As this article goes to press, we are on the brink of a national presidential election, and the Olympics are only a few weeks behind us. The presidential candidates both have their eyes on 1600 Pennsylvania Avenue, and the Olympic competitors pinned their hopes on a gold medal.

Both the presidential race and the Olympics require considerable preparation—in calculating odds, examining the competition, measuring accomplishments, and honing the appropriate skills needed to win. By the time you read this, you will know exactly what failed for those who experienced the agony of defeat and what created the magic for those who felt the thrill of victory.

These competitions are not much different from an evidence-based approach to design. Each of your projects has its sights set on a beautifully designed facility but—like the polished campaign of a politician or the buffed body of an athlete—without measurable results, the loser goes home empty-handed.

So, what are your facility's measurable results? They can be related to health, economic, or organizational outcomes. Did you know that there is a very deliberate process, known as evidence-based design, that will lead you down a path where you can compete in categories that will contribute to improved outcomes in each of these areas? If you are still confused about how to organize an evidenced-based approach to your project, then let me invite you to learn more through The Center for Health Design.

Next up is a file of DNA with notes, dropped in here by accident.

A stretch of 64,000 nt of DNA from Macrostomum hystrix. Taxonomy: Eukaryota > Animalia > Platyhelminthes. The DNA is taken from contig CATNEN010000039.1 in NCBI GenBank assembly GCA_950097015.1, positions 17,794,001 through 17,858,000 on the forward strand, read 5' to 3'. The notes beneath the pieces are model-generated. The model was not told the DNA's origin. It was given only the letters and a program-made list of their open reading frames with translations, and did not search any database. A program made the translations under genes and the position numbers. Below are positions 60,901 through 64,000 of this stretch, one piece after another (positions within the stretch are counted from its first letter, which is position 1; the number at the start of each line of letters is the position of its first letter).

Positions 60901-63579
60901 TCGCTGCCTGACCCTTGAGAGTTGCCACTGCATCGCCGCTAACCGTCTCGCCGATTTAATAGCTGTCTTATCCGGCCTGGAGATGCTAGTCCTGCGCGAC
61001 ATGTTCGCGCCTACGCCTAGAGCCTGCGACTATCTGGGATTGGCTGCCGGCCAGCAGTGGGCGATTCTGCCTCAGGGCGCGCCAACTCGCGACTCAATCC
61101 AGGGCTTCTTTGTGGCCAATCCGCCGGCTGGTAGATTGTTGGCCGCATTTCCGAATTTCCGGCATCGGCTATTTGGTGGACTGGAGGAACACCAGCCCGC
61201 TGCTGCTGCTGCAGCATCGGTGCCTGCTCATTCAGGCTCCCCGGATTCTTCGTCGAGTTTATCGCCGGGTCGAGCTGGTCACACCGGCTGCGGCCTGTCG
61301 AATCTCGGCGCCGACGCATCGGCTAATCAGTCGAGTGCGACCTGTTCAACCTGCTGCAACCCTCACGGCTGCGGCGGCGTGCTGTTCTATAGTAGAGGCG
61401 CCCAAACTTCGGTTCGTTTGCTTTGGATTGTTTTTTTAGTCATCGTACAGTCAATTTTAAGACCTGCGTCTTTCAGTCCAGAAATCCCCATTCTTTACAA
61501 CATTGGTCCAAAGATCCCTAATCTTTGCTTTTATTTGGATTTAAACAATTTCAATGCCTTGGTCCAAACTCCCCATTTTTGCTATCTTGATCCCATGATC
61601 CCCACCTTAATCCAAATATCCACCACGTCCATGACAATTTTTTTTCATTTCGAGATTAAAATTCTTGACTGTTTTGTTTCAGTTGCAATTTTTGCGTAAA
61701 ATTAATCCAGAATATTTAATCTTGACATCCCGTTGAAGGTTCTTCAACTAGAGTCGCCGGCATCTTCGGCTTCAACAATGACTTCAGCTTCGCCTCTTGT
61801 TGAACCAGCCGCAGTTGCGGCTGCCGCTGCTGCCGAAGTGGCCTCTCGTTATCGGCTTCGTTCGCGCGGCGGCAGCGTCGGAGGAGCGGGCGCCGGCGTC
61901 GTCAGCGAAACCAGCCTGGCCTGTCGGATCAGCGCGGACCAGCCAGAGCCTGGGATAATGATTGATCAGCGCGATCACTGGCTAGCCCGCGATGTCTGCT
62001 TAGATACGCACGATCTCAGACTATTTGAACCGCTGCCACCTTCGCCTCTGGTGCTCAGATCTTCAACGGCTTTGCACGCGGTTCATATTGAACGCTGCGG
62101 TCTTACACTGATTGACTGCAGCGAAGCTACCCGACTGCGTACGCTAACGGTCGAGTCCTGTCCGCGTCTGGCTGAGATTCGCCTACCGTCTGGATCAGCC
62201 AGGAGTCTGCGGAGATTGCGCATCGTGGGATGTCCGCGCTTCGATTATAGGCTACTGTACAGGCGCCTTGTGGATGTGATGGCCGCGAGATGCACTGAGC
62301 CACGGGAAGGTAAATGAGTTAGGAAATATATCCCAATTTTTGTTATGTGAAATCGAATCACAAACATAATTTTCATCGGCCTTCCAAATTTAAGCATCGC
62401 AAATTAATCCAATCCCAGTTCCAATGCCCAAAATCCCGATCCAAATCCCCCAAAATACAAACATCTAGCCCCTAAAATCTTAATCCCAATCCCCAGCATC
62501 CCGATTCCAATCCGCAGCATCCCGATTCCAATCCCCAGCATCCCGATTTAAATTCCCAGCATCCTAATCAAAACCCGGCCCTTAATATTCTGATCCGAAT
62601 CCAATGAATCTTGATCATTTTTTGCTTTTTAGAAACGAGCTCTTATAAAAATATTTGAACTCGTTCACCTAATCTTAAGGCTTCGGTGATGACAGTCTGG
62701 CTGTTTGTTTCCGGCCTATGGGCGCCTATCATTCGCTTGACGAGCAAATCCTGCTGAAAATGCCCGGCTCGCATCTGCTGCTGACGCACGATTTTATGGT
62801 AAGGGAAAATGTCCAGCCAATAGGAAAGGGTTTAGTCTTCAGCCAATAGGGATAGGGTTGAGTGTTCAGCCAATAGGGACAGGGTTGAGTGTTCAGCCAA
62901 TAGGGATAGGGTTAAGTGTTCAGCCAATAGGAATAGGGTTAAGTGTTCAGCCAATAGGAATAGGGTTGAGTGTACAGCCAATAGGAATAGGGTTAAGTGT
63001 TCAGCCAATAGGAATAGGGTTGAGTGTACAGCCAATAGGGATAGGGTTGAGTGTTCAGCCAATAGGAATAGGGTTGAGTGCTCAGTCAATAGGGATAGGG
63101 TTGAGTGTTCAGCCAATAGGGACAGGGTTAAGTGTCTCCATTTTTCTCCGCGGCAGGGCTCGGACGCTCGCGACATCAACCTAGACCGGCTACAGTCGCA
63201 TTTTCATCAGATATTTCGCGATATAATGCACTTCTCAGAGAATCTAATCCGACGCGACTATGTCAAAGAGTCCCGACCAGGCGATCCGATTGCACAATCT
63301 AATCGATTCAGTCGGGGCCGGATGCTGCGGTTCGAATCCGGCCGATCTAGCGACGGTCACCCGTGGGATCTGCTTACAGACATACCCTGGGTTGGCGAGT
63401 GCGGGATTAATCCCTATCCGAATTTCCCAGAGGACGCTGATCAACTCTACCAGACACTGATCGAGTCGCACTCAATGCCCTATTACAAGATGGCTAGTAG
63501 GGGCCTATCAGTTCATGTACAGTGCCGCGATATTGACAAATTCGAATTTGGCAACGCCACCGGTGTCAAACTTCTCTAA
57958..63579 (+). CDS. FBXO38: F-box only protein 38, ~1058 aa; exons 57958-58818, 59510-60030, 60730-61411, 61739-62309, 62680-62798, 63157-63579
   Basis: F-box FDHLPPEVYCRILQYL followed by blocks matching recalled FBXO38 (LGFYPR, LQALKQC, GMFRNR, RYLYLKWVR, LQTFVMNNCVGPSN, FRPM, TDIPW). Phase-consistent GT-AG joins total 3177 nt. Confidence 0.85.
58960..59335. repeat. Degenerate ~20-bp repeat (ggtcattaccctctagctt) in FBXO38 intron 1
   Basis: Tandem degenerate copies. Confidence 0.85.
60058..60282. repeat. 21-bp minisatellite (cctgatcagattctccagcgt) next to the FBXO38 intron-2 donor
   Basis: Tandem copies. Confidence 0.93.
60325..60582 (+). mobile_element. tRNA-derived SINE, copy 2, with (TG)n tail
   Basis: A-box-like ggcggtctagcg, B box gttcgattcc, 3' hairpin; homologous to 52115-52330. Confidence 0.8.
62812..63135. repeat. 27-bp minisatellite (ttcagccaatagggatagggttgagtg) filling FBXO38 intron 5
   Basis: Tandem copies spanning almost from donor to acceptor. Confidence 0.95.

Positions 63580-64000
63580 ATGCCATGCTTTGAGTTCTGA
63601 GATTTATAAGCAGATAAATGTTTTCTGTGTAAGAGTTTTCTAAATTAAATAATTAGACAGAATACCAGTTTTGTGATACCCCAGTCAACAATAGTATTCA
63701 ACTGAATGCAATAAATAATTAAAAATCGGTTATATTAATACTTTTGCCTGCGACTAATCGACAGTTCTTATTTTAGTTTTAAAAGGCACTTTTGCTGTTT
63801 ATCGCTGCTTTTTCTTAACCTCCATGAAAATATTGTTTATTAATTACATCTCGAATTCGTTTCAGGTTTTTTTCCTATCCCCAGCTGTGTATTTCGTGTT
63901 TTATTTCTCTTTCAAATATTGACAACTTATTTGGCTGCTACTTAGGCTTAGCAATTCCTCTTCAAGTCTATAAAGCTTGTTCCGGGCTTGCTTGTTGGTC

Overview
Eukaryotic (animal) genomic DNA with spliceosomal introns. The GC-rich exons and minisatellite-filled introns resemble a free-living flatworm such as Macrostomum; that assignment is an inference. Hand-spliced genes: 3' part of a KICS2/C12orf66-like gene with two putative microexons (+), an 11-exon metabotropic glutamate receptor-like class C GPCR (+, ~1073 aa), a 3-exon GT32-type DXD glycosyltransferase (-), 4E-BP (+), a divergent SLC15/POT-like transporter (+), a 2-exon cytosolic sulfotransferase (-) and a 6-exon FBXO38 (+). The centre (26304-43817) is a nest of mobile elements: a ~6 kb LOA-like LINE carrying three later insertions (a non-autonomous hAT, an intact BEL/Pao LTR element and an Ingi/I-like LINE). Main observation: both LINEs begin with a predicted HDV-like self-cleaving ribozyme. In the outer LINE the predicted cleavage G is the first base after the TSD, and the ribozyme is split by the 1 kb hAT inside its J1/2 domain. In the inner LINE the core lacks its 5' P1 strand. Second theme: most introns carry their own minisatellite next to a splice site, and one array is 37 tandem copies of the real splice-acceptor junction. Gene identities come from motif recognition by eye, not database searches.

It is our hope that you are reading this article in Houston, at our HEALTHCARE DESIGN .04 Conference, where you will be coached on precisely how to take home the gold! William McDonough, FAIA, an internationally renowned designer and proponent of “ecologically, socially, and economically intelligent” architecture and planning, is a featured speaker at this year's conference. Bill will speak on “A Safe and Healthy World by Design.” In addition, Bruce S. Rabin, MD, PhD, professor of Pathology and Psychiatry at the University of Pittsburgh School of Medicine, is speaking on “From PsychoNeuroImmunology to PsychoNeuroArchitecture.” Many other renowned “coaches” will be available to hone your team's skills for winning results.

If you cannot be with us this year, then plan to stay connected to The Center through our new Web site at If you would like a closer association with The Center, you can learn more from our Web site about joining our “Community of Affiliates.” Because we are an organization whose mission is to transform healthcare settings into healing environments that improve outcomes through the creative use of evidence-based design, we offer many resources that provide education, access to existing research findings, project research assistance, our well-known “Pebble Project” research initiative, and available technical assistance. Like any seasoned politician or well-trained athlete, you need to follow a rigorous program before you complete your buildings. I, along with our esteemed Board of Directors, invite you to become more involved in learning about how to design and build a hospital of Olympian proportions using an evidenced-based approach through our available resources.

Let the competitions begin! HD

The Center for Health Design is located in Concord, California.